Yesterday’s USA Today ran a story about the often preventable tragedy of undiagnosed heart attacks. It told the story of James Pettry, who woke early one morning short of breath and sweating profusely. His wife dialed 911. The paramedics gave Mr. Pettry oxygen and aspirin and then used an electrocardiogram machine to examine the heart’s electrical function. They believed he was having a heart attack and took him 3 miles to the hospital. The emergency room doctor disagreed. The doctor ran some tests and sent Mr. Pettry home nearly five hours later with a diagnosis of anxiety, saying Pettry just had anxiety.
We all know where this story is going. Mr. Pettry died the next day, joining the list of thousands every year who die every year when their heart attacks are undetected by doctors. In fact, researchers from New England Medical Center in Boston reported in the New England Journal of Medicine in April 2000 that one in 50 heart attack victims are mistakenly sent home by emergency room doctors. Other studies have documented higher rates of missed heart attack diagnosis.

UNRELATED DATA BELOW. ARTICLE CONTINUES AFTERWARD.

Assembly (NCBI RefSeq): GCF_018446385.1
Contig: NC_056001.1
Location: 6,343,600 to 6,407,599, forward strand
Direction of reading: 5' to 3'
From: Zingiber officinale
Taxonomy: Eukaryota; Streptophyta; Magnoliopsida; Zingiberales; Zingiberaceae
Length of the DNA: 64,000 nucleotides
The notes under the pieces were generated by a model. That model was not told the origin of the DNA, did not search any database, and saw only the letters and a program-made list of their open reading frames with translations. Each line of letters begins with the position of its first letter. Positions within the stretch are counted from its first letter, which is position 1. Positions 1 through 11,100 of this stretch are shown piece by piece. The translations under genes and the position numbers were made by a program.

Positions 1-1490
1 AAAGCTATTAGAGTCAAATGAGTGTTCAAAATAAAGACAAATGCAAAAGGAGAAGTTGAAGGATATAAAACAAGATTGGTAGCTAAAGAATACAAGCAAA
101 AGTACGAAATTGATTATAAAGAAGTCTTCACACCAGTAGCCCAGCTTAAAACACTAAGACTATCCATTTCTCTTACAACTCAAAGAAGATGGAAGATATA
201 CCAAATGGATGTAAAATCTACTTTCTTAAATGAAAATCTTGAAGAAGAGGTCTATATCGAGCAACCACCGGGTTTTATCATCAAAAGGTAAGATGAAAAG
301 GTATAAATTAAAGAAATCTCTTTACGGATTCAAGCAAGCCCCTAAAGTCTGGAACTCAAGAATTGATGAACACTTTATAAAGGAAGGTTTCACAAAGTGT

The defendant says that his patient died from chronic heart disease that had no connection to the symptoms that landed him in the ER.
In this case, who knows? We don’t have access to all of the evidence so it is possible that this emergency room doctor did not miss a myocardial infarction. But regardless of the regrettable facts in this particular case, there is no question that more can be done to prevent the thousands of misdiagnosed cases in the United States each year, according to Joseph Ornato, Professor and Chairman of the Department of Emergency Medicine at Virginia Commonwealth University Medical Center in Richmond, who has researched the emergency care of heart attacks. “Even in the best of hands, you can easily miss cases. This is a very perilous area.”
Juries agree. A missed heart attack diagnosis brings high medical malpractice payouts. The vast majority of malpractice settlements for heart attacks come from errors in diagnosis, according to data from Jury Verdict Research, which tracks and analyzes nationwide trends in personal-injury litigation. Over the past decade, the median jury verdict for heart attack malpractice lawsuits was $941,000. The lowest was an Oklahoma judgment for $81,000 in 1996, and the highest, $9 million, came in an Illinois case in 1997.